Book #37: The Last Colony

I find myself incapable of writing a lengthy review for a John Scalzi book. Not because I don't like his books: with each novel I think he only gets better and better, and if anything I think The Last Colony, the third novel to take place in the Old Man's War universe, may be his most accomplished to date. I think the simple fact is I prefer to just let Scalzi's magic percolate inside me, where the feelings and impressions can remain potent, rather than diluted by meager attempts to write it down.

How do you categorize a book like this? In a broad sense it's SF, but underneath that glossy veneer is a novel about family and the things we're prepared to sacrifice for in the name of family. It's also about power, and about governments, and how people can be used as any piece on the chessboard to win the game, but are most often used as pawns. It's also about home: leaving home, and finding a new home. And yes: there are aliens and fantastical weapons and epic battles and superhuman feats of strength and agility. But Scalzi uses all of that for a single goal: to serve the story he wants to tell. If ever a book subscribed to the Atkins Diet, it would be The Last Colony. Even the dialog, which can fall anywhere from snappy banter a la old Howard Hawks films to more poignant, sentimental moments, serve to strengthen the characters and propel the story forward.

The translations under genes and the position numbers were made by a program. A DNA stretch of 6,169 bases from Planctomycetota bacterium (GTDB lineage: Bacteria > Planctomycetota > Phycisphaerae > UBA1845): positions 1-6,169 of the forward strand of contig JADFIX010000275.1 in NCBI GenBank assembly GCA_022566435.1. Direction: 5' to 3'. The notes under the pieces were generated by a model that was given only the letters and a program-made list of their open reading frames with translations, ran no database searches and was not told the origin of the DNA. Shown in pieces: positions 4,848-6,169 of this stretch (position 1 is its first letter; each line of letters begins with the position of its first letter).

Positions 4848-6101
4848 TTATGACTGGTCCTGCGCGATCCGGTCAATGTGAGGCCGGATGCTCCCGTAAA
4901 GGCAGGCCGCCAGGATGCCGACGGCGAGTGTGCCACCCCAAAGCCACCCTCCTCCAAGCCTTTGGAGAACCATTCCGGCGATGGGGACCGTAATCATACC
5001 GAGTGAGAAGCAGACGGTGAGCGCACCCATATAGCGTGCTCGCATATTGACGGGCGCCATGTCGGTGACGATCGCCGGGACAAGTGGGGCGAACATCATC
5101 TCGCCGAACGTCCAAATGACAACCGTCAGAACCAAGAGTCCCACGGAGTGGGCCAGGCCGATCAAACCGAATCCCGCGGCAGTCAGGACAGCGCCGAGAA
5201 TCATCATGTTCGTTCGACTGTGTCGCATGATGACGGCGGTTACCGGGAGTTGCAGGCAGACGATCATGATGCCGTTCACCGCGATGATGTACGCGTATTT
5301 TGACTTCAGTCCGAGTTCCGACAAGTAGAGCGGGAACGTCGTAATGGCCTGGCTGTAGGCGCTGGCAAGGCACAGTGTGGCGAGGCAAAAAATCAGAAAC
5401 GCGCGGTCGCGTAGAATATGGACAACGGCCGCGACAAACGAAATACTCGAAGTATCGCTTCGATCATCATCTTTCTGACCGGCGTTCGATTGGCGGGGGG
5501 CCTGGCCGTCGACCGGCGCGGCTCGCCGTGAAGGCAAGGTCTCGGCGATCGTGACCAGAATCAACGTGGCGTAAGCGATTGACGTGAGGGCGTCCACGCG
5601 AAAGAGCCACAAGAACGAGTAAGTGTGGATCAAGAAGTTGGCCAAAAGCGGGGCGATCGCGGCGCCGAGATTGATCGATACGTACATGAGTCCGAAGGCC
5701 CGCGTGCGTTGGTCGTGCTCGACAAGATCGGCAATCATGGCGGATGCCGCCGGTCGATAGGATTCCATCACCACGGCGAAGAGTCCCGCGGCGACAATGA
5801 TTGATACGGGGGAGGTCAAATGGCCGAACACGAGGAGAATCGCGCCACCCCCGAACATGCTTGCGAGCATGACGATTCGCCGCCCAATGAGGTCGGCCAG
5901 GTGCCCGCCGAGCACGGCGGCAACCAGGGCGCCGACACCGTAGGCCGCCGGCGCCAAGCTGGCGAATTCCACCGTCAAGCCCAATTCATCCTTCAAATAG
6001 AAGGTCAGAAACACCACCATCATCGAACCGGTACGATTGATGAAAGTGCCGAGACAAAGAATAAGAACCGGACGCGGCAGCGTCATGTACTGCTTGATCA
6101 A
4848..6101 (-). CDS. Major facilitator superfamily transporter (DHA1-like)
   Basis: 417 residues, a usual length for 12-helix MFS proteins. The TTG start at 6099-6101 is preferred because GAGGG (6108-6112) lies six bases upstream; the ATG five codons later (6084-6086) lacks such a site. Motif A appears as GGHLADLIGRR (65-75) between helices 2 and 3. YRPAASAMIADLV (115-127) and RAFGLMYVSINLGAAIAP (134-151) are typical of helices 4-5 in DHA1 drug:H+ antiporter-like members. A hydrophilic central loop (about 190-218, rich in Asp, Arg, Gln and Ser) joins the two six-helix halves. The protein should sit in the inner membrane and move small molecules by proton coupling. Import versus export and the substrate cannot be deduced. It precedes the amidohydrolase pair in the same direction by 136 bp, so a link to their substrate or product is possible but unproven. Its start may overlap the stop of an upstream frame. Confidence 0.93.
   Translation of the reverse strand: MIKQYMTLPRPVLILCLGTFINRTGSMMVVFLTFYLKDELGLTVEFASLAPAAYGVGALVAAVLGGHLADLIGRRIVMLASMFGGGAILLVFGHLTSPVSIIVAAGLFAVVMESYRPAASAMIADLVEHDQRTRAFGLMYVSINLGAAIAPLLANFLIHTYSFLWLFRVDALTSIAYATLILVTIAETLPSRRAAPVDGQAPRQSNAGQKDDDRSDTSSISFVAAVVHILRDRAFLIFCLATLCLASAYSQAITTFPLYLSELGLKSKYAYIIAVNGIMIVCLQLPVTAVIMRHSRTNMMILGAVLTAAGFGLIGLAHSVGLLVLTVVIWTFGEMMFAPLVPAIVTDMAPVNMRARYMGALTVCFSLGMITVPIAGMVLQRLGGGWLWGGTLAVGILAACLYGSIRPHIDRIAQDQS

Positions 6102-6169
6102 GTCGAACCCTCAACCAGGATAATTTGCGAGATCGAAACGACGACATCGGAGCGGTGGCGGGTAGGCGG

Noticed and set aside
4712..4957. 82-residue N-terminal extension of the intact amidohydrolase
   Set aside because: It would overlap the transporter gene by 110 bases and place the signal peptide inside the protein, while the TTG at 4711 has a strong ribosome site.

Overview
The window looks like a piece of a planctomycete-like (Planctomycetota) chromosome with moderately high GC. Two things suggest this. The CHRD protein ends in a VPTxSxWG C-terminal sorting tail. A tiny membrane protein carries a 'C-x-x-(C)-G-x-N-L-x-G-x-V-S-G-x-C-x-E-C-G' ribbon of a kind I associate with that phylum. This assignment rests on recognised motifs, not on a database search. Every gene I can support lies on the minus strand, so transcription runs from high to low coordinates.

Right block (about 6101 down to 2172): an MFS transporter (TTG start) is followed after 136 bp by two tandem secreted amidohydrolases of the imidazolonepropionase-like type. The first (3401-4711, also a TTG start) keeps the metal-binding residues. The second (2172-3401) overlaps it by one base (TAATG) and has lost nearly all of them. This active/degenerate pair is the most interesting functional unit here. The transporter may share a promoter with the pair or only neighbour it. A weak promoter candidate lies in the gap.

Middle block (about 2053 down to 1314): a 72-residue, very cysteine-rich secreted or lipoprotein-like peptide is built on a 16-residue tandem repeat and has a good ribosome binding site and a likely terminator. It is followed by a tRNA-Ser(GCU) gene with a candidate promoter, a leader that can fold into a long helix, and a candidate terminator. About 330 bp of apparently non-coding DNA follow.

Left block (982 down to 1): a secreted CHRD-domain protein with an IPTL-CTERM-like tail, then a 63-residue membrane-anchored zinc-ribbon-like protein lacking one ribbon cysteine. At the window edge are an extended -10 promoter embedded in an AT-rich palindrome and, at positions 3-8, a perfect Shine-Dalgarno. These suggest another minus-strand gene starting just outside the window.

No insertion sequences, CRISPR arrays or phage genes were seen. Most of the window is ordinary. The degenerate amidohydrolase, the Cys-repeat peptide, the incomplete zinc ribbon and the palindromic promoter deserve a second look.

Ex-military hero and "Old Man" John Perry, his ex-Special Forces wife Jane Sagan and their adopted daughter Zoe (you can read Scalzi's previous novels Old Man's War and The Ghost Brigades to get their stories, but it's not necessary - one of Scalzi's strengths is making his connected novels work as stand-alone entities as well) are asked to lead a group of colonists preparing to settle on a new world. Reluctantly they agree, only to find the world they're settling is not the one they thought they were, and the reasons for settling there have to do with a power struggle against a conglomerate known as The Conclave - a group of races who for reasons of their own are halting the future colonization of any planet by any race not part of the Conclave. Caught in the middle of this war, Perry and his family have to do anything they can to protect the settlement as they race to understand what's happening, why they were specifically chosen, and who, if anyone, is in the right of things.

There's a lot at play here - Scalzi juggles numerous faction and ideas that don't become fully clear until all is said and done. but he never loses sight of where the actual drama unfolds, in the dangers faced by his protagonists. John Perry is a great "everyman" - seeing the situation through his now-human eyes allows the reader an immersive experience, and seeing how his family and others react to the humanity of his actions makes for some wonderful interplay in the book. How it all ends was a fantastic surprise, and more proof (as if any was needed) that Scalzi is a major writer worthy of comparisons to the greats in the field.